My Dark Places
Before he started writing, James Ellroy was busted for being drunk, drunk driving, petty theft and trespass. He was hassled as a suspicious pedestrian, had police shot-guns shoved in his face for squatting in a deserted house, and found himself locked up with pimps, killers, drug addicts and winos.
His diet was bennies and booze, and jail time was his “health retreat”:
I abstained from booze and dope and ate three square meals a day. I did push-ups and worked trusty details and got a little muscle tone going. I hung out with stupid white guys, stupid black guys and stupid Mexican guys—and swapped stupid stories with them. We had all committed daring crimes and fucked the world’s most glamorous women. An old black wino told me he fucked Marilyn Monroe. I said, “No shit—I fucked her too!”
Jail taught Ellroy a few truths—he was big, but not tough; he committed crimes, but was no criminal—but he knew he could ride it out.
I worked the trash-and-freight detail at the New County Jail and the library at Wayside Honor Rancho. My favorite jail was Biscailuz Center. They fed you big meals and let you read in the latrines after lights-out. Jail was no big fucking traumatic deal.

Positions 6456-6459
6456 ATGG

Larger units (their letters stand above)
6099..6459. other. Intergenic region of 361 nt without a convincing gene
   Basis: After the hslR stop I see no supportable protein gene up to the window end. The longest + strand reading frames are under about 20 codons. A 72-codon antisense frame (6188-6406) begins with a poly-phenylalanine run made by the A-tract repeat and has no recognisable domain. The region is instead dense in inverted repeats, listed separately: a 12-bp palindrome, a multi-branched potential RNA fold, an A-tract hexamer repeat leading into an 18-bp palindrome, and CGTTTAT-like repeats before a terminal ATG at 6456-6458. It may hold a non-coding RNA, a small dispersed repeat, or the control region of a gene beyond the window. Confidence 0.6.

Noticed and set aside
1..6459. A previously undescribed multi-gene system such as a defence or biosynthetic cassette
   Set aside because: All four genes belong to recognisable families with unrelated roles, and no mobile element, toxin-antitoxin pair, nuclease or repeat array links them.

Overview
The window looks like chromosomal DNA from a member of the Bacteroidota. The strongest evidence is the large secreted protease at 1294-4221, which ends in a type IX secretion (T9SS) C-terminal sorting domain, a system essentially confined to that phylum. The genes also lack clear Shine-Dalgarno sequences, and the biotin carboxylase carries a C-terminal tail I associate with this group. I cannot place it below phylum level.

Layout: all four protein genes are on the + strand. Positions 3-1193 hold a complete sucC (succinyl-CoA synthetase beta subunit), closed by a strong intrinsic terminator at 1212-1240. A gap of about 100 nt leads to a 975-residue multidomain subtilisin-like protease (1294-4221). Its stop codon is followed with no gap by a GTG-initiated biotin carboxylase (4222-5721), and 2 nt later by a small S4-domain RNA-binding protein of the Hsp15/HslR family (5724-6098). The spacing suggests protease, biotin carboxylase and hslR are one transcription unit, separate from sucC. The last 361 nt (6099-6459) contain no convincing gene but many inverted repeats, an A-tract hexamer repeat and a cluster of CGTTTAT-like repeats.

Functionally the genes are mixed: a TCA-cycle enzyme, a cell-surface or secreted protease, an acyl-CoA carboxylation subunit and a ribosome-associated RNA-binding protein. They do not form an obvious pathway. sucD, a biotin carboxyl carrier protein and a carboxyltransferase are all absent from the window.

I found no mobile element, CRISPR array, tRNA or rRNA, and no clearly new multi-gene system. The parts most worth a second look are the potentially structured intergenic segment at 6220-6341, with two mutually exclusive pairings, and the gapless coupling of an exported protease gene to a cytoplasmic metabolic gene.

I knew how to ride short stretches. Jail cleaned out my system and gave me something to anticipate: my release and more booze and dope fantasies.
One day Ellroy woke-up tied to a hospital cot, his wrists bloodied by the restraints. He was 27, and near death—an abscess the size of a fist on his lung.
‘If it’s not working, then get the hell out.’ Ellroy once told me. ‘If your life isn’t working the way you want it, then do something to change it.’
We were in a car, driving down the curve of road from the Griffith Observatory. It was Fall 1994, and he was giving me advice he had learned on a hospital gurney some 20-years earlier. We had been filming an interview for a TV documentary. For a week Ellroy had given a guided tour of his life: El Monte where his mother had been murdered, Hancock Park and the houses he had B&E’d, the panty sniffing, the pill-popping, the drinking, the parks where he jacked-off, the Sav-On where he stole Benzedrine inhalers to get buzzed, the empty apartments where he lived off booze and drugs, bad sex and fantasies.
Then it all stopped. He woke-up in hospital, and knew he was no longer invincible. And that’s when Ellroy started writing.
Previously on Dangerous Minds